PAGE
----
As you may be aware, over the last number of years the BBC National Orchestra of Wales has embarked upon large scale educational and outreach projects, playing to thousands of students from both primary and special schools across Wales.

Our new project, Feel The Music, is a large scale symphony orchestra concert aimed specifically, but not exclusively, at deaf, deafened, and hard of hearing adults and children.

It is, in fact, the brain baby of one of our trumpeters, Andy Everton. An improvisation workshop many BBC moons ago (with Django Bates and the Human Chain) started an interest in more expressive and creative forms of music making for Andy that meshed well with his burgeoning passion for education and outreach.

Increasing involvement in the orchestra's education and outreach department, alongside his own outreach projects, meant that when the opportunity to devise his own project for us came along, he was ready to meet the challenge.

Feel The Music has now been in development for around two years, and Andy has taken advice from a multitude of specialists and organisations. The premise of the project is simple - to explore the fundamental building blocks of music: pitch, rhythm, volume and tempo.

Of course, this in itself presents a number of challenges. Those deafened through illness or an accident may have a memory of sound, but if you are culturally deaf (ie without hearing from birth), how do you relate to the spoken word, and indeed, to music?

There are, however, other senses involved in the appreciation of music, most obviously that of visual perception and vibration. Thus, the orchestra will be set out with 'pathways' through, around, and behind the sections. Andy has also sourced 'soundboxes' that utilise large speakers under pliable wood, which users can sit, stand, or lie on, in order to feel the physical effect of musical vibrations.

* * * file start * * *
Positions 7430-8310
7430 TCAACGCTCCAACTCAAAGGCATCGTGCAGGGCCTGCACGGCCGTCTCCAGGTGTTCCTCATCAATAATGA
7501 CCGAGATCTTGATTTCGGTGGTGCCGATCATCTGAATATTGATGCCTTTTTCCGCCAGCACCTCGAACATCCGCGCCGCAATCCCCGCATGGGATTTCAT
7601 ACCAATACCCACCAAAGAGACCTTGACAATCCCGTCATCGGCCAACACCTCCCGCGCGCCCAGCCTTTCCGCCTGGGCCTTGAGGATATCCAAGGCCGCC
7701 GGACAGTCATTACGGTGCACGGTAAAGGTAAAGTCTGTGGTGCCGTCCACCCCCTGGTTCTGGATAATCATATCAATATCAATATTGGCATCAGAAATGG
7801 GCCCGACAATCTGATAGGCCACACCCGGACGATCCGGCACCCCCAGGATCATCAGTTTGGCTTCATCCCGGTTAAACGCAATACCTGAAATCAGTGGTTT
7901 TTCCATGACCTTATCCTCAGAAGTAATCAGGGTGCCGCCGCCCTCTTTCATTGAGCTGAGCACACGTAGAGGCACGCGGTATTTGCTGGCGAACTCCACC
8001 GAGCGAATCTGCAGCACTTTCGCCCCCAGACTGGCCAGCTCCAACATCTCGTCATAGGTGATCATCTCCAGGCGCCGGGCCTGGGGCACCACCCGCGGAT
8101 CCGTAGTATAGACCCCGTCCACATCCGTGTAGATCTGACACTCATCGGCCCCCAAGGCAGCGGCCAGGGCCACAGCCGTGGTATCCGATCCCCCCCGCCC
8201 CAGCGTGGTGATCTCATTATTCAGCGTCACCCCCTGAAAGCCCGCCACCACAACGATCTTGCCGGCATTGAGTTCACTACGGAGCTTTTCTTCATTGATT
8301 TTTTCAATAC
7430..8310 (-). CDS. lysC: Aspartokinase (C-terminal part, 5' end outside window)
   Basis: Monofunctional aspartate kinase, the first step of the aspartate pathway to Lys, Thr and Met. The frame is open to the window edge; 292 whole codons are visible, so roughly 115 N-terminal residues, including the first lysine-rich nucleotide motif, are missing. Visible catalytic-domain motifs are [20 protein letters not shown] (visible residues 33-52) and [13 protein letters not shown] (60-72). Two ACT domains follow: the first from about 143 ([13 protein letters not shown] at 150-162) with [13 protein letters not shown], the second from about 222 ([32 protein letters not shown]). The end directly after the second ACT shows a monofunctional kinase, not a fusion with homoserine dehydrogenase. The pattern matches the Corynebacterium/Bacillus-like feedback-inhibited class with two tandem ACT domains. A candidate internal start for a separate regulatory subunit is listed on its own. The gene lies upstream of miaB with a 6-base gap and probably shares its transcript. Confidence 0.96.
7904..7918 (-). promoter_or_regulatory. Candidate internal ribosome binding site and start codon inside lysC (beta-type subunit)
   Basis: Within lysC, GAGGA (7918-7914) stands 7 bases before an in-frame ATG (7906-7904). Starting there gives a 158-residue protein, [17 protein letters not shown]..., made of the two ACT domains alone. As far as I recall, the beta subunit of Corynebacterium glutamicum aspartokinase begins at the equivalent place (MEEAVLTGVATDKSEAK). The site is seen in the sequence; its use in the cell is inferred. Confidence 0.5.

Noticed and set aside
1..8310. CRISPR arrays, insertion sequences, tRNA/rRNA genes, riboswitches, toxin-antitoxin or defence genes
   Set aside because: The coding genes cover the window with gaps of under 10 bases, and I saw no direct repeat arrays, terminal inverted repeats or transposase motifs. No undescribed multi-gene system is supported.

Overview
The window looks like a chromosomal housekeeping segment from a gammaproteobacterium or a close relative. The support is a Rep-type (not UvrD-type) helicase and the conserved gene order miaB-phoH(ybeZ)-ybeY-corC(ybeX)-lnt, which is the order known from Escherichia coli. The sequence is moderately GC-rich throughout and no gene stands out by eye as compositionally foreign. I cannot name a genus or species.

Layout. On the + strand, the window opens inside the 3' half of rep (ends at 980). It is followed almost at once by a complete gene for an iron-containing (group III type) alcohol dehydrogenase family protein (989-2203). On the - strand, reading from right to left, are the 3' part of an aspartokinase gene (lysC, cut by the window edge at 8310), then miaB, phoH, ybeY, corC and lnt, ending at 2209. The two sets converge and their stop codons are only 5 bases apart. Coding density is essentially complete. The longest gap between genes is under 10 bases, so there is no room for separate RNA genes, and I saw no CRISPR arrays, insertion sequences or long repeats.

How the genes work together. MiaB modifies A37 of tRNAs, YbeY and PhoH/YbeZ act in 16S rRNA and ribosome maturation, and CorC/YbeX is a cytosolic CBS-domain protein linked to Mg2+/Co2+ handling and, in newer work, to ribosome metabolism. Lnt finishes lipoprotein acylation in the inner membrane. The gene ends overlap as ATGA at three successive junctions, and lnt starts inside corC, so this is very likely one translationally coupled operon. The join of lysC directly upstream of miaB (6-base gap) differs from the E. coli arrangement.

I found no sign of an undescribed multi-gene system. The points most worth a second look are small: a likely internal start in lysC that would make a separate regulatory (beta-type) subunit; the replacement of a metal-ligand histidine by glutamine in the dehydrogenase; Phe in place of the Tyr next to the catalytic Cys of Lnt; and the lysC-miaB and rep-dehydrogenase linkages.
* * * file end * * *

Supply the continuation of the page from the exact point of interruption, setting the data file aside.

There is also a more elusive sensation, one that is as yet an unproven theory, but one that anyone who has worked with children or adults with a sensory deprivation will be familiar with. There is a belief that just as you can 'feel' the atmosphere of a room, occupied or vacant, when you enter it, so you can feel the intent of a piece of music despite being without the possession of faculties normally deemed necessary to appreciate it.

I asked Andy what, if any, concerns he had as we approach the first performance of Feel The Music, and his primary concern was that the project be relevant; conceived with inclusivity as a priority, this must be fun, entertaining and informative for both hearing and deaf audience members.

Education and outreach is a two way street, and should always challenge the orchestra's members too, whether that be challenging our preconceptions, the way in which we play, or teaching us new skills. There is an onus upon us to make the arts accessible to everyone, and it is only through constantly questioning and challenging the boundaries of what we do that we can achieve this.

Feel The Music will be held at BBC Hoddinott Hall, Cardiff Bay, on Tuesday 23 October at 7pm. There are a limited number of free tickets available – for more information, call the Orchestra’s Audience Line on 0800 052 1812.

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